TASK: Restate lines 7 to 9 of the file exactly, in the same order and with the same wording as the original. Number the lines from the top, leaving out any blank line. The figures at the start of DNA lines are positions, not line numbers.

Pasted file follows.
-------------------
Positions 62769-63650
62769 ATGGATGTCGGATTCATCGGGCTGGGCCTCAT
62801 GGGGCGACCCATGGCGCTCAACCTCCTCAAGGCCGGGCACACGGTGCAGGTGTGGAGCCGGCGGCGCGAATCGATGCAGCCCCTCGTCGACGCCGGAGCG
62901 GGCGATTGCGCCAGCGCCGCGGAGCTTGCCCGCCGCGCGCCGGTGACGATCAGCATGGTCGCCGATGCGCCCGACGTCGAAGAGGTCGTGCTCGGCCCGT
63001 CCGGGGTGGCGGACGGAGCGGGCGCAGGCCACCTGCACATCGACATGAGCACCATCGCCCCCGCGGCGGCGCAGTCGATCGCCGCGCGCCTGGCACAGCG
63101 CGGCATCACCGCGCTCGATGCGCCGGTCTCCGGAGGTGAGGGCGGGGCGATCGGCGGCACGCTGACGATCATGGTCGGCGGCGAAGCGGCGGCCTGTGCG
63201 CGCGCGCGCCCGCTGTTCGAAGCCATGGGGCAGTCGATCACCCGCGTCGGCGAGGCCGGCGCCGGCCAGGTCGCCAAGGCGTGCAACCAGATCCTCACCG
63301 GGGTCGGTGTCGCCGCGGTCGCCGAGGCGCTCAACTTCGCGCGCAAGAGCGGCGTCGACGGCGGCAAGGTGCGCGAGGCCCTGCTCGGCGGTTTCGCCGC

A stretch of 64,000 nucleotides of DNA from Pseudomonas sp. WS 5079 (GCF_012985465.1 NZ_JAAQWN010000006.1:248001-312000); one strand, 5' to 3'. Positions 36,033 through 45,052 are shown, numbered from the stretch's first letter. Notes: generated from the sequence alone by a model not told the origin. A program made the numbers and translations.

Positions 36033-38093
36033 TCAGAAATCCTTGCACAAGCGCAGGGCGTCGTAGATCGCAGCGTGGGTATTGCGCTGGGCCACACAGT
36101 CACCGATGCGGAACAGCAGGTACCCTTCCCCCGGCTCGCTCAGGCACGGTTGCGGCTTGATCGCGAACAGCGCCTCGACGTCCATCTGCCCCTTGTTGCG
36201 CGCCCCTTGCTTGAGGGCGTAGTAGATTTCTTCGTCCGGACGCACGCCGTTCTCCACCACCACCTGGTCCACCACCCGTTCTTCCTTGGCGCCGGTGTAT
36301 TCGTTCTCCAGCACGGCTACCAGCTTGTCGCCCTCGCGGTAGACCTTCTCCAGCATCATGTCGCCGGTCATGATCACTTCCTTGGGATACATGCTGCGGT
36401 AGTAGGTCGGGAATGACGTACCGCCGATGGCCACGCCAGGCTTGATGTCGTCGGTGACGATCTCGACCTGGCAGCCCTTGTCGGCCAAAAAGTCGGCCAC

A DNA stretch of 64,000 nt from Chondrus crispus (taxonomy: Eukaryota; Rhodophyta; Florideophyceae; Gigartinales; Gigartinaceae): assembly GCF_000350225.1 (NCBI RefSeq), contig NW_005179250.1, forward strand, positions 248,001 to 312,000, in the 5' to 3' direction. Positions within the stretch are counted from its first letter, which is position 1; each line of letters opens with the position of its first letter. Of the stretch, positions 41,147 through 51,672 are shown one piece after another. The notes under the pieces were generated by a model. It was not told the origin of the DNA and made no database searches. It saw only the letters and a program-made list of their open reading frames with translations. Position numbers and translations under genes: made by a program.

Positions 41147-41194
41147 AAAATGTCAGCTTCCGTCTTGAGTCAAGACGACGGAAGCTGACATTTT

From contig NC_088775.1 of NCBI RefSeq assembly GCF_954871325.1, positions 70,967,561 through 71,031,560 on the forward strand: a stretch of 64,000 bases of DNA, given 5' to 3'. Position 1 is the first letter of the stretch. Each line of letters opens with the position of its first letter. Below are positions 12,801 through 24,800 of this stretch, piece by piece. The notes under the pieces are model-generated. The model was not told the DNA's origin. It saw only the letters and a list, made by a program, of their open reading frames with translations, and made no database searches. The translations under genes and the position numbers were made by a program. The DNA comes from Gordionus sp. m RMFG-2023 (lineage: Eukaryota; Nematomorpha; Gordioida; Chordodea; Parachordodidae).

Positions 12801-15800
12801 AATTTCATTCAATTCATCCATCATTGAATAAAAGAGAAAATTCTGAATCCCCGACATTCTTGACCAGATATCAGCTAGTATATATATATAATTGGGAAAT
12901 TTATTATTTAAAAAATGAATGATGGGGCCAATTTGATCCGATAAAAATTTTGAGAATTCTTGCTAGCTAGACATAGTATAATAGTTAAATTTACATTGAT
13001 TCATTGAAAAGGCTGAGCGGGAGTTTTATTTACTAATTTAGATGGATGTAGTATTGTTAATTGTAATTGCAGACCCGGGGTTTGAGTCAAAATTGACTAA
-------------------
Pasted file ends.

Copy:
63201 CGCGCGCGCCCGCTGTTCGAAGCCATGGGGCAGTCGATCACCCGCGTCGGCGAGGCCGGCGCCGGCCAGGTCGCCAAGGCGTGCAACCAGATCCTCACCG
63301 GGGTCGGTGTCGCCGCGGTCGCCGAGGCGCTCAACTTCGCGCGCAAGAGCGGCGTCGACGGCGGCAAGGTGCGCGAGGCCCTGCTCGGCGGTTTCGCCGC

A stretch of 64,000 nucleotides of DNA from Pseudomonas sp. WS 5079 (GCF_012985465.1 NZ_JAAQWN010000006.1:248001-312000); one strand, 5' to 3'. Positions 36,033 through 45,052 are shown, numbered from the stretch's first letter. Notes: generated from the sequence alone by a model not told the origin. A program made the numbers and translations.